And the reason is that I like what it looks like on the wrong side So, right there That little guy I am pretty close on this I am hoping you can see Right there You have like a front stitch and a back stitch, and then this little knot in between And really, if you pick up in that back stitch, it looks almost the same And it is a little bit easier So you get to determine where this is There is that little knot right there, sticking out Often it just sticks out for you. It is the first one you meet Sometimes these rows want to fold in on you and so you just have to pay attention Just stop and count to make sure you get a right number Sometimes I get it wrong Two, four, six, eight, nine There is my ten. See how that one is kind of going off in that direction? Here is my number ten I was telling a friend the other day that I think I learned to count by twos before I learned to count by ones because my mother was always counting her stitches Then at the very end here, this is where the cast on was Just find a loop in there and use it Because that is your corner stitch and I am going to show you what this looks like when I flip it over See how neat that is? You can barely tell that it has been picked up. Let me give you a good shot of that The contrast colors are not too strong but they look like they have just been knit together. Okay so here we are We are going to go up in this direction but, I cannot do a long-tail cast on because I do not have a tail so I am going to cast on instead with a knitted cast on I have to do it from the back because I am building off in this direction There are a couple of ways to do this but this is my preferred way to stick the needle between two stitches, knit it Now look at how I am twisting it and put it on the needle. Also look at the size of that loop. That is like a double size loop that I have on there That is because what I am building is is an edge that has a loop that goes this way and a loop that goes up pull a nice long loop, come over on this side of the stitch to give it a twist The reason I am knitting between stitches and not into the stitches is because I think this gives a much nicer, firmer more rope-like edge than knitting right into the stitch I hope I am showing you slowly enough This is the piece you need to catch . . come under and get the loop from that side Knit between the stitches pull it off, pivot it, come around like that See what a nice edge that gives you? How many do we have here? Two, four, six, eight See? That loop needs to be nice and long I made that a little bit tight I want to get between those two stitches I think I split my yarn there Okay, so there we have it We have our twenty-one stitches We do not want this to be too tight We want this to give us a good edge, not a tightened edge This is going to be our right side And now, again, our first row is going to be a wrong side row So . . you are back to your two row pattern Once you know how to knit them, and join them while you are knitting, that is when the fun begins Remember when I told you to choose an even number plus one? That is because the even number that you choose and then you add that one stitch that becomes the decrease stitch in the center . . that number, the even number, is the one that determines whether or not you have a ton of design possibilities or whether or not they are more limited Let us look at some numbers This is the schematic that Lion Brand put out for that afghan that I am making, except this is a schematic for crochet I did not enjoy crocheting the squares, so instead, I chose to knit them

But I had to make up my own number of stitches and I just tried to guess I wanted it about forty eight to fifty inches wide I had a good guess. I cast on a hundred stitches plus one for my big squares, so I have fifty and fifty . . and then on my small squares I have twenty-five and twenty-five, again again with that center stitch But let us look at some other numbers Once I started playing with some other numbers I saw some interesting things I chose one hundred but what if I had chosen ninety eight as my number? That would be 98 total which would be 49 in this direction, 49 in this direction and, of course, my one extra one so that would be 99 stitches I can not divide 49 evenly in half so I just have one size of box I can work with. I could also work with sevens like work with a whole bunch of 7 times 7 boxes, but that does not sound like a whole lot of fun So then I tried 104 If you have a 104 stitches you get 52 in this direction, 52 in this direction And there is your extra one so that you actually have a hundred and five Well, I can divide that a couple of times I can divide into twenty-six And I can divide it again into thirteen These are all quarters of one another So in this case I am picking up 105 stitches This is 53 stitches, and this is 27 stitches But you know what the magic number turned out to be? The number was 96. If I am going to do this again I am going to use 96 and the reason is this: you start with 48 on a side It is just the versatility that is so much fun You actually cast on 97 because there is your center row. But then you can divide it into 24 . . 12 . . . 6 . . and then, the other magic piece comes . . 16 also goes into 48 three times. Then you can have some that are 16 stitches on the side (always you are adding that extra one stitch, right? And then it goes to 8, so look at the different sizes of blocks you can have I got out some graph paper and I encourage you to do it too, and made these blocks 48 stitches on a side. Each little square is worth eight stitches, so 1, 2, 3, 4, 5, 6 And you can go on forever, and I just started playing with the different size blocks that I could use. Some of them could be the full 48 stitches, and remember, always you have got that one more stitch. That is 48 plus 48 plus the center one, plus the center one These are just the sides that I am defining here but I would love to play with all these different possibilities Get out your colored pencils, and play with them. The only problem that I can see with this is when you have to pick up that extra corner stitch, so that actually your you are coming in to get 25 But usually you can squirrel in there and just find that extra stitch You are finding some extra stitches: 1, 2, 3, 4 in this case, so that is pretty dramatic. One, two, three, in this case But you are just turning a corner, and you should be able to play around It really is not rocket science and as long as it looks good it is just fine. So I encourage you to play with this one There we have it, a simple little square that can be a stepping stone for you to design colorful, interesting, and easy to make blankets and afghans and shawls, and you are officially declared free of having to follow anybody else’s pattern to do it I have included a link to your handy-dandy reference, “Afghan 101” once again below Do not forget to subscribe to my channel and sign up for the email option so you know when new episodes come out, and until I see you again . . be brave, be . . . brave . . and enjoy your knitting Okay. Got my new haircut This sweater makes me look fat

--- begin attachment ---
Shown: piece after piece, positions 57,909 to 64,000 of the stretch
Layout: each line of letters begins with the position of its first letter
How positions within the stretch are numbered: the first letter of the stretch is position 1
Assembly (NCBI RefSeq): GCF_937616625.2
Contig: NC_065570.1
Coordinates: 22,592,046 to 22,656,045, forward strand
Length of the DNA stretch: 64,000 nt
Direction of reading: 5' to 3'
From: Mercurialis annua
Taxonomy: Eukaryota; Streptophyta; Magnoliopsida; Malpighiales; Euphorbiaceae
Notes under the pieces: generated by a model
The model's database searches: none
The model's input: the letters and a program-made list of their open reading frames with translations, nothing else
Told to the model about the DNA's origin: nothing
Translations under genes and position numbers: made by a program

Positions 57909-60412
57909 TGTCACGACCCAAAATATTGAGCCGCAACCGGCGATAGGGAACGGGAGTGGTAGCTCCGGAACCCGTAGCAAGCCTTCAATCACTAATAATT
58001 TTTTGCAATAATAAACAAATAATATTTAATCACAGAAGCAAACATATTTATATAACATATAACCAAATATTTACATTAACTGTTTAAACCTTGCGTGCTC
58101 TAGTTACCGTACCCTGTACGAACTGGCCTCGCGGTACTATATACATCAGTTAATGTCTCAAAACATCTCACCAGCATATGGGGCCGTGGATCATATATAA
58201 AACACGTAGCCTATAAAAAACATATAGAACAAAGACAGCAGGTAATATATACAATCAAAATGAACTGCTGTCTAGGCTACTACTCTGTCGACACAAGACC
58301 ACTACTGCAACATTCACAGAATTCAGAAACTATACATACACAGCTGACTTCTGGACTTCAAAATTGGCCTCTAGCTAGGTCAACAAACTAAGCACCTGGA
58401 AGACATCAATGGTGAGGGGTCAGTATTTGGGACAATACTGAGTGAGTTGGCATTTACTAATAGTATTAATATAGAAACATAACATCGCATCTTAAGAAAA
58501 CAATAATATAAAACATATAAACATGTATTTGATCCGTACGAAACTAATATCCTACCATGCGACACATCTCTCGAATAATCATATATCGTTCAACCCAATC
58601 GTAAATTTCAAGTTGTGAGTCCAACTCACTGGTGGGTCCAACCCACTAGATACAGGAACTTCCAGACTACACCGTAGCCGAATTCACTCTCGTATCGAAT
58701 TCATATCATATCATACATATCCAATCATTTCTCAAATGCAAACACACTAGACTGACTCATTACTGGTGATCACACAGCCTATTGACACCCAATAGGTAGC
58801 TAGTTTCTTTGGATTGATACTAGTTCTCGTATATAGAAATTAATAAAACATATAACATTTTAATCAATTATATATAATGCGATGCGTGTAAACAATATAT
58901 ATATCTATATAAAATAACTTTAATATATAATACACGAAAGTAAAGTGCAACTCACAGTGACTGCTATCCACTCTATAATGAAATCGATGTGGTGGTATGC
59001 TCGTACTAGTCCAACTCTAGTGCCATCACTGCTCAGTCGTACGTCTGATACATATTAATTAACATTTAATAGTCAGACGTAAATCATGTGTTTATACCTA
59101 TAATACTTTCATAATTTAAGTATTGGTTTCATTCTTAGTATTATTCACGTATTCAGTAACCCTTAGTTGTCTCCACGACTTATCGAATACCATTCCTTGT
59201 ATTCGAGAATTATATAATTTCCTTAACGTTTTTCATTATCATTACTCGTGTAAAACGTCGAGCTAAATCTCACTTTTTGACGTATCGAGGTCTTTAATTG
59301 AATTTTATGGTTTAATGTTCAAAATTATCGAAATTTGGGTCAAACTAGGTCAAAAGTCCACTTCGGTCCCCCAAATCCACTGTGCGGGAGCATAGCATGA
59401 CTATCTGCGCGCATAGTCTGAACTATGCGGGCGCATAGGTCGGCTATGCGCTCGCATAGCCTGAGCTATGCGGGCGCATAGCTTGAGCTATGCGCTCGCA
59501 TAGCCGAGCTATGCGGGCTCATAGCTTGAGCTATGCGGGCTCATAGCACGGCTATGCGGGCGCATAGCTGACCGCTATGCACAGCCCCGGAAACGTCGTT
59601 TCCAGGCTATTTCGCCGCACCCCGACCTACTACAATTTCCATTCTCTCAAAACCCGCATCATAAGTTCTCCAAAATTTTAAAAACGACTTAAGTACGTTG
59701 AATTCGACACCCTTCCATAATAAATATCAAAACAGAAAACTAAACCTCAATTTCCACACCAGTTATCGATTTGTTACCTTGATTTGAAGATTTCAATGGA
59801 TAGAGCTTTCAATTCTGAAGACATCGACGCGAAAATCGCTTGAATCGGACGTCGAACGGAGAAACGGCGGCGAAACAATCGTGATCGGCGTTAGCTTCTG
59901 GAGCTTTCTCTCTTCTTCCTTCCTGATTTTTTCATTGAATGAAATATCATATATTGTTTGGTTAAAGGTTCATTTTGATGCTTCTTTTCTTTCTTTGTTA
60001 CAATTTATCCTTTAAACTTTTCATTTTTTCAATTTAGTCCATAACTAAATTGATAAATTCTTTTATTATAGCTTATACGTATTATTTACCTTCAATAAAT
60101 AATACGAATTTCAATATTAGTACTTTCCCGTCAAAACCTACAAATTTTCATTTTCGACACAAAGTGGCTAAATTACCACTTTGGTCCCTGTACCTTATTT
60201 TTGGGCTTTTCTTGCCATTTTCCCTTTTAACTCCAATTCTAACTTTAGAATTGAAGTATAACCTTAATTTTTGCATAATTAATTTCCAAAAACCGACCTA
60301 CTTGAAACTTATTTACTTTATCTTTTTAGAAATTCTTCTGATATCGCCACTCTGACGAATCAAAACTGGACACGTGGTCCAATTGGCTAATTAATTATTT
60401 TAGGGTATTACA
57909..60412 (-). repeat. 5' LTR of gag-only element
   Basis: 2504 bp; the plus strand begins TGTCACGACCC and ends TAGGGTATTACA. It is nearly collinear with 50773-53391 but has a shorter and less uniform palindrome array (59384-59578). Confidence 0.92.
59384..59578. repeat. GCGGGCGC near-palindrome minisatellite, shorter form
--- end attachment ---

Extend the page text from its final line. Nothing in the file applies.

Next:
I’m cheating today. I do not have my contacs on, so I am kind of blind as a bat But I know where the camera is Afghans, baby throws, whatever . . No, that did not sound right. We do not throw babies So there you have it, a hi . . . a beautiful . . [laughter] I do not know what you have [music playing, Simple Gifts]